Lee De Forest was born Aug. 26, 1873, Council Bluffs, Iowa. De Forest was the son of a Congregational minister. His father moved the family to Alabama and there assumed the presidency of the nearly bankrupt Talladega College for Negroes. Excluded by citizens of the white community who resented his father’s efforts to educate blacks, Lee and his brother and sister made friends from among the black children of the town and spent a happy although sternly disciplined childhood in this rural community.(Kraeuter, 74).
As a child he was fascinated with machinery and was often excited when hearing of the many technological advances during the late 19th century. He began tinkering and inventing things even in high school, often trying to build things that he could sell for money. By the age of 13 he was an enthusiastic inventor of mechanical gadgets such as a miniature blast furnace and locomotive, and a working silverplating apparatus. (A Science Odyssey: People and Discoveries). His father had planned for him to follow him in a career in the clergy, but Lee wanted to go to school for science and, in 1893, enrolled at the Sheffield Scientific School of Yale University, one of the few institutions in the United States then offering a first-class scientific education. (Kraeuter, 74).
De Forest went on to earn the Ph.D. in physics in 1899, with the help of scholarships, and money his parents made by working odd jobs. By this time he had become interested in electricity, particularly the study of electromagnetic wave propagation, then being pioneered chiefly by the German Heinrich Rudolf Hertz and the Italian Guglielmo Marconi. De Forest’s doctoral dissertation on the “Reflection of Hertzian Waves from the Ends of Parallel Wires” is said to possibly be the first doctoral thesis in the United States on the subject that was later to become known as radio. (Kraeuter, 76).
His first job was with the Western Electric Company in Chicago, where, he began working in the dynamo department, then working his way up to the telephone section and then to the experimental laboratory.While working after-hours on his own, he developed an electrolytic detector of Hertzian waves. (A Science Odyssey: People and Discoveries, 1999).The device was very successful, as was an alternating-current transmitter that he designed. In 1902 he and his financial backers founded the De Forest Wireless Telegraph Company. In 1902, De Forest began giving public demonstrations of wireless telegraphy for businessmen, the press, and the military in an effort to inform and expand its succcess. De Forest invented the Audion, or triode, device in 1906, by inserting a grid into the center of a vacuum tube. Applying voltage to the grid controlled the amount of a second current flowing across the tube.
A vacuum tube device that could take a weak electrical signal and amplify it into a larger one. (A Science Odyssey: People and Discoveries, 1999).In 1913, AT&T installed audions to boost voice signals as they crossed the US continent. Soon the audion was being used in radios as well. In 1921, De Forest invented a way of recording sound on movies. He started a company, the De Forest Phonofilm Corporation, but he couldn’t convince the film industry to try using sound. Eventually, film makers finally came around several years later, but the Phonofilm Company had folded, so they decided to use an entirely different method.(Kraeuter, 77).(Though some time later movies actually began to use the method De Forest originally proposed.) Lee De Forest was a pioneer in the development of wireless telegraphy, sound pictures, and television. His triode made practicable transcontinental telephony, both wire and wireless, and led to the foundation of the radio industry. He is frequently called “the father of radio.”(Kraeuter, 75). The first high-powered naval radio stations were designed and installed by him Lee De Forest invented the audion.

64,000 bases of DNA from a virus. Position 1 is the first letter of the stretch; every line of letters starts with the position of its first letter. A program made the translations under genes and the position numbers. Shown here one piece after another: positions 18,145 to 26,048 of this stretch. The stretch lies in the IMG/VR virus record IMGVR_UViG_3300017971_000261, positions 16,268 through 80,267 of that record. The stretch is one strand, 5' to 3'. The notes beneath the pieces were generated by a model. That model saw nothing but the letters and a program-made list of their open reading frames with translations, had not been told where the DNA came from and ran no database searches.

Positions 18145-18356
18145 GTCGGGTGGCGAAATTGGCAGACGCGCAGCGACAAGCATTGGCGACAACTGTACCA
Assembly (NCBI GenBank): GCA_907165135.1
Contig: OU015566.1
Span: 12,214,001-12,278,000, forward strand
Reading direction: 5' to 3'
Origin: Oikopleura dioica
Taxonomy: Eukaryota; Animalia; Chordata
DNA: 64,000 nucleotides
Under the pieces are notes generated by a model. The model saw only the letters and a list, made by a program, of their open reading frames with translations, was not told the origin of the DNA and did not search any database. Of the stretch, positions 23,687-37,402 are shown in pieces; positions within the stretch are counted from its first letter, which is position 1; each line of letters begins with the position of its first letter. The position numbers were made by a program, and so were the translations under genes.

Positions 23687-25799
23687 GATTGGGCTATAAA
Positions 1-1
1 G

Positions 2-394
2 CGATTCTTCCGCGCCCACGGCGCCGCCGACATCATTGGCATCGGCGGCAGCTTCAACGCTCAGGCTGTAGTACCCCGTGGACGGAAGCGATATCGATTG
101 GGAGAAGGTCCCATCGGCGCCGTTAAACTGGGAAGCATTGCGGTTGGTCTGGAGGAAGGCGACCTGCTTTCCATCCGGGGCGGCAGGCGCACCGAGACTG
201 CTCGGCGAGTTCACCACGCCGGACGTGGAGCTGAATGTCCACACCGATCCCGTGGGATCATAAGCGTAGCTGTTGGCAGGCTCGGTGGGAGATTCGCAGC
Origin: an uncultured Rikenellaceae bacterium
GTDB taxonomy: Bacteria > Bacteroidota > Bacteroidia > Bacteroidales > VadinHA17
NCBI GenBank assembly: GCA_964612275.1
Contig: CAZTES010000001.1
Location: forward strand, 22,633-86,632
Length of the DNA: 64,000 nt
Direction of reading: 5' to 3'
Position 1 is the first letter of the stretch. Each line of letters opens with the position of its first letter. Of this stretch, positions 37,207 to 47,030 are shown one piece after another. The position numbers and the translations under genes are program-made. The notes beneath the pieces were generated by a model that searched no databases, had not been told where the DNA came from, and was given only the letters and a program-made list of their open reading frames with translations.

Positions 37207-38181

The audion, or triode, at the heart of the vacuum tube is what the transistor was built to replace. The audion helped AT;T set up coast-to-coast phone service, and it was also used in everything from radios to televisions to the first computers. (A Science Odyssey: People and Discoveries, 1999). By the time he died he had over 300 patents, but few of them ever had much success.In fact, De Forest seemed to have a long streak of failures. He was regularly involved in patent lawsuits (indeed, he spent his fortune on legal bills). He went through four marriages, had a number of failed companies, was defrauded by his business partners, and was even once indicted (but later acquitted) for mail fraud.
With the audion, however, De Forest had a solid success.De Forest has been labeled one of the fathers of the “electronic age,” since the audion helped start the explosion of electronics earlier this century.American inventor of the Audion vacuum tube, which made live radio broadcasting possible and became the key component of all radio, telephone radar, television, and computer systems before the invention of the transistor in 1947.(Kraeuter, 79).Forest passed away on June 30, 1961 in Hollywood, CA.De Forest wrote an autobiography entitled Father of Radio, but did not get that recognition from the rest of the world. He is remembered as one contributor to an industry that was, truth, the work of many people. (Kraeuter, 79).